The global wireless sensor networks market is highly dynamic with rapid technological developments strengthening their use case in a myriad of applications.
Need for real-time data monitoring and analysis in factory automation is the primary driver for wireless sensor networks.
End users are also comfortable employing wireless devices for less critical functions such as tracking production flow and quality. Cloud connectivity and development of newer wireless protocols have strengthened deployment of wireless sensor networks in diverse applications.
New analysis from Frost & Sullivan, Global Wireless Sensor Networks Market, finds that the market earned revenues of $1.20 billion in 2014 and estimates this to reach $3.26 billion in 2020 at a compound growth rate of 18.1%.
“All industries, apart from consumer electronics and goods, deploy wireless sensor networks for monitoring,” said Frost & Sullivan Measurement and Instrumentation Industry Principal Dr Rajender Thusu. “The building automation, supply chain, defence, materials handling and food and beverage, sectors use wireless sensor networks for tracking and tagging in addition to monitoring.”
However, wireless sensor networks remain underutilised for control functions, except for short range wireless sensor communications and a few off/on features. Reliability and security appear to be key user concerns. Further, end users are hesitant to invest the time and money required to address currently limited bandwidth.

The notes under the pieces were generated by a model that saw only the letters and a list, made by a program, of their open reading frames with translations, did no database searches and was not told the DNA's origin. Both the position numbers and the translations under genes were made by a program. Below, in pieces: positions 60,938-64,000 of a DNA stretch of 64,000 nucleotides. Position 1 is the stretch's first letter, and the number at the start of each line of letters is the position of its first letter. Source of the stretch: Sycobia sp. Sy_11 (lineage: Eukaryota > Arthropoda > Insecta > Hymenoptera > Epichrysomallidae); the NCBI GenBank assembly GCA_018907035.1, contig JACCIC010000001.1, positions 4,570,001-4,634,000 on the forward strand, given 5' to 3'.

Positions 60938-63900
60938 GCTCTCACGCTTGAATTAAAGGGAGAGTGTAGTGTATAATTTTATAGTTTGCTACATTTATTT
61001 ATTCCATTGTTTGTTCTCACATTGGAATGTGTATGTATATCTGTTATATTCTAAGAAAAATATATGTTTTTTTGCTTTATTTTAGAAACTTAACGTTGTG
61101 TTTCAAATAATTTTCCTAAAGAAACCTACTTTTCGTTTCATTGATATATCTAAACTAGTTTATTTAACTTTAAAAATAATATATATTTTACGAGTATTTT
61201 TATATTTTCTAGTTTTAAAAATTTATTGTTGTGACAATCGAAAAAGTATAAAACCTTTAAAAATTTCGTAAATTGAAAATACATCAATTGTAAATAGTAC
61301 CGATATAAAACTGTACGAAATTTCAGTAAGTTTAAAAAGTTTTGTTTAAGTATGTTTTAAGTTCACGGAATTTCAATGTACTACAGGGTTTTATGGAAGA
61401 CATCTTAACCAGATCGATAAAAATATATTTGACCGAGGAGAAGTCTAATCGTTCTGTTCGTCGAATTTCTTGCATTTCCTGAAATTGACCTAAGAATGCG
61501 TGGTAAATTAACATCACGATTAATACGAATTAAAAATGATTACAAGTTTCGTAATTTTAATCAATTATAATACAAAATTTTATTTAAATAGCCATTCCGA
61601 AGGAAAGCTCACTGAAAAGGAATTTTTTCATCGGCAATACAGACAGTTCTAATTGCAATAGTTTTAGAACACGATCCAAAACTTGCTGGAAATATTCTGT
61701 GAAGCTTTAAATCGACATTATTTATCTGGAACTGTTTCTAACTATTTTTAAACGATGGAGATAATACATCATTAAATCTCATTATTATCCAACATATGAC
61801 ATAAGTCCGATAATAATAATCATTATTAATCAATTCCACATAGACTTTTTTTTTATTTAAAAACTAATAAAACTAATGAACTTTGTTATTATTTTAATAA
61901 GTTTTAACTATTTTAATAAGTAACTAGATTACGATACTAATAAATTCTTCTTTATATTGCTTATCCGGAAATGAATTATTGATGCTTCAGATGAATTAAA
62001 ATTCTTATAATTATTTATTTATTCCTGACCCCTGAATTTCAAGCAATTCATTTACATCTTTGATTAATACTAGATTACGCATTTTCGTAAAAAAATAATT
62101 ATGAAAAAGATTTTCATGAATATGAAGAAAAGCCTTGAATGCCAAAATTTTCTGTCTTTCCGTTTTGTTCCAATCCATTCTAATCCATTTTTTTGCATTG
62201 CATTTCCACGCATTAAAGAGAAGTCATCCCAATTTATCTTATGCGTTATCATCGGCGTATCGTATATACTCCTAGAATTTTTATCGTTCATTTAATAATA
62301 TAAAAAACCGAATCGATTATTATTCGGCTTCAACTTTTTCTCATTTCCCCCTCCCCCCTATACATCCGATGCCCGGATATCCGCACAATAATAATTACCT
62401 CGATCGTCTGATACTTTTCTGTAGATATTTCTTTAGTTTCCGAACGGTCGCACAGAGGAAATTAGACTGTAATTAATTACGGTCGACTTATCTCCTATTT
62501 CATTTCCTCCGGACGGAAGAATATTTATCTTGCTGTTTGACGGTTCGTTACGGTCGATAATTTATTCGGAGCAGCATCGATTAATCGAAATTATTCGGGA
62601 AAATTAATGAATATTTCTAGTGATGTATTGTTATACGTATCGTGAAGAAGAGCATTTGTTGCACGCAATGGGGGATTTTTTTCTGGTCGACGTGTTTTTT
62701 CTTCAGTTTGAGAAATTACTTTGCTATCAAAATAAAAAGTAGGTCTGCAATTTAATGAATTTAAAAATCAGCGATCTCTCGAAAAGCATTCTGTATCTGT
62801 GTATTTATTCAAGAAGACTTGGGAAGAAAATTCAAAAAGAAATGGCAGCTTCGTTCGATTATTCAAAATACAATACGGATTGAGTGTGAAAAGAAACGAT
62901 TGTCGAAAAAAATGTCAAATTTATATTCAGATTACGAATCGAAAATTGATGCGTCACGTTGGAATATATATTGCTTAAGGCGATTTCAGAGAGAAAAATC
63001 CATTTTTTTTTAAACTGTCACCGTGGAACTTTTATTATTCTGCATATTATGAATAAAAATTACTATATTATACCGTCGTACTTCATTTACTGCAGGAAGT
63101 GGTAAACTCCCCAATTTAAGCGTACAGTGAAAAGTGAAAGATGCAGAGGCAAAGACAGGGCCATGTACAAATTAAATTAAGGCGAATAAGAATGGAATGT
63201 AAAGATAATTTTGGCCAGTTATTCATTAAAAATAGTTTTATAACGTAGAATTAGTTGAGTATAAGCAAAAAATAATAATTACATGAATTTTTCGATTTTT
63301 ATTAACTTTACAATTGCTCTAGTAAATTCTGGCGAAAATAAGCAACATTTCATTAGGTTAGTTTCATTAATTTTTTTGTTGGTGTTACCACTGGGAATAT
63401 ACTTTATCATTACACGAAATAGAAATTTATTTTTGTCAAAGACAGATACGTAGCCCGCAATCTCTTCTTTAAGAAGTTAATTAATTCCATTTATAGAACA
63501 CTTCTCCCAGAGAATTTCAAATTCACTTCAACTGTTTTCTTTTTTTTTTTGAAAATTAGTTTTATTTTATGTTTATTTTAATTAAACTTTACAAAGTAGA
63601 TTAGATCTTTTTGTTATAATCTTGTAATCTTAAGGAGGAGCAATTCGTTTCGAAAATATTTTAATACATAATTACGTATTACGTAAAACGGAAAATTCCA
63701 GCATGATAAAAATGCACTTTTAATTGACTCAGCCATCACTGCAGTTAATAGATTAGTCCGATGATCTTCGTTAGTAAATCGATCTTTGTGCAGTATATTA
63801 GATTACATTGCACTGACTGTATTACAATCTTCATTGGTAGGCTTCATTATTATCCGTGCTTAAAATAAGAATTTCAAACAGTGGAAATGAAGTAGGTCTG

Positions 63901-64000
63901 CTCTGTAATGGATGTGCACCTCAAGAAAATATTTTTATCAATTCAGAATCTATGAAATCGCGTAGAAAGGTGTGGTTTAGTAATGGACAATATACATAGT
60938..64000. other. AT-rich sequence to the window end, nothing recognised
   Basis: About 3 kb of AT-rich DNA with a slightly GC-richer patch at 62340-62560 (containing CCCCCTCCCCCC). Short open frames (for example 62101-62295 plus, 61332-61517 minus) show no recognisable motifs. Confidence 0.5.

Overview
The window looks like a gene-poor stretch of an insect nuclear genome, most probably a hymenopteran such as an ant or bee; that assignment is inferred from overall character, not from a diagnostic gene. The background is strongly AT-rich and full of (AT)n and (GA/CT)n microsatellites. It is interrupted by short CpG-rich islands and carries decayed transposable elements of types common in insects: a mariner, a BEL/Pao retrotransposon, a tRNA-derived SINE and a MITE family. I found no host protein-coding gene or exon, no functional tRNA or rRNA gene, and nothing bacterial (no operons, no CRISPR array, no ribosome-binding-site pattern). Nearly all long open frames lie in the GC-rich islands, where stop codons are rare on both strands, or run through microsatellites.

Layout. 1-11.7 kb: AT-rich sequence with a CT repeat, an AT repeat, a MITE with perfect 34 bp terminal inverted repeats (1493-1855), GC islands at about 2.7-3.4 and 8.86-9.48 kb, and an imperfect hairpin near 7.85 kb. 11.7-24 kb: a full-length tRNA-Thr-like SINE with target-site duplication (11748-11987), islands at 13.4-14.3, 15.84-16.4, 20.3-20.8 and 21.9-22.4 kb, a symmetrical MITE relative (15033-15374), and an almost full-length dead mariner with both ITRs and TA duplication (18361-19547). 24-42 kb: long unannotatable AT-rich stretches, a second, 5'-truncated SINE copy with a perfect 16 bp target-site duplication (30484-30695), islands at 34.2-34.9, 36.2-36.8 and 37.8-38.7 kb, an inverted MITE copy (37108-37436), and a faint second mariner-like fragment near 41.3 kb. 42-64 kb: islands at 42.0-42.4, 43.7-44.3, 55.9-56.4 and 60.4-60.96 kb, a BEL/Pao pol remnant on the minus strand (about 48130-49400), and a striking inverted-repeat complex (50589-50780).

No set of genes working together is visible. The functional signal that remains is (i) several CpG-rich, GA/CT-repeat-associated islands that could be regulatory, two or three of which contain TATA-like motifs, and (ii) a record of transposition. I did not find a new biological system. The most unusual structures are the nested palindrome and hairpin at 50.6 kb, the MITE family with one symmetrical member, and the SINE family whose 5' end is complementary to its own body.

Lack of convergence is another challenge compounded by proprietary wireless network standards. Enforcement of common wireless sensor network standards will be critical to ensure free data flow, eliminate data packet losses, and sustain pace of transmission.
To meet diverse market needs different approaches have been developed. Wireless devices based on IEEE 802.15.4 are characterised by short range, low bit rate, low power, and low cost. These devices work to connect the physical environment with the real world applications. Other efforts include development of 6LoWPAN which is an Internet Engineering Task Force (IETF) that aims at achieving transfer of IPv6 packets over low-power wireless sensor networks (WSN) based on standards such as IEEE 802.15.4.
Among proprietary solutions Z-Wave developed by Zensys, focuses on addressing the building automation and smart homes market. Another effort is DASH7 which is an alliance that focuses on sub-1GHz Radio Technology based on the Alliance Mode Protocol, chip development, and device productisation. It facilitates interoperability with various standards.
“WirelessHART protocol and ISA100is becoming a common standards across industries,” noted Dr Thusu. “With a converged standard, end users can easily integrate process control and automation sensors with other functions such as asset and human tracking systems.”
Should convergence stay out of reach, network management tools that enable communication integration at the application level are expected to bridge the gap in the global wireless sensor networks market.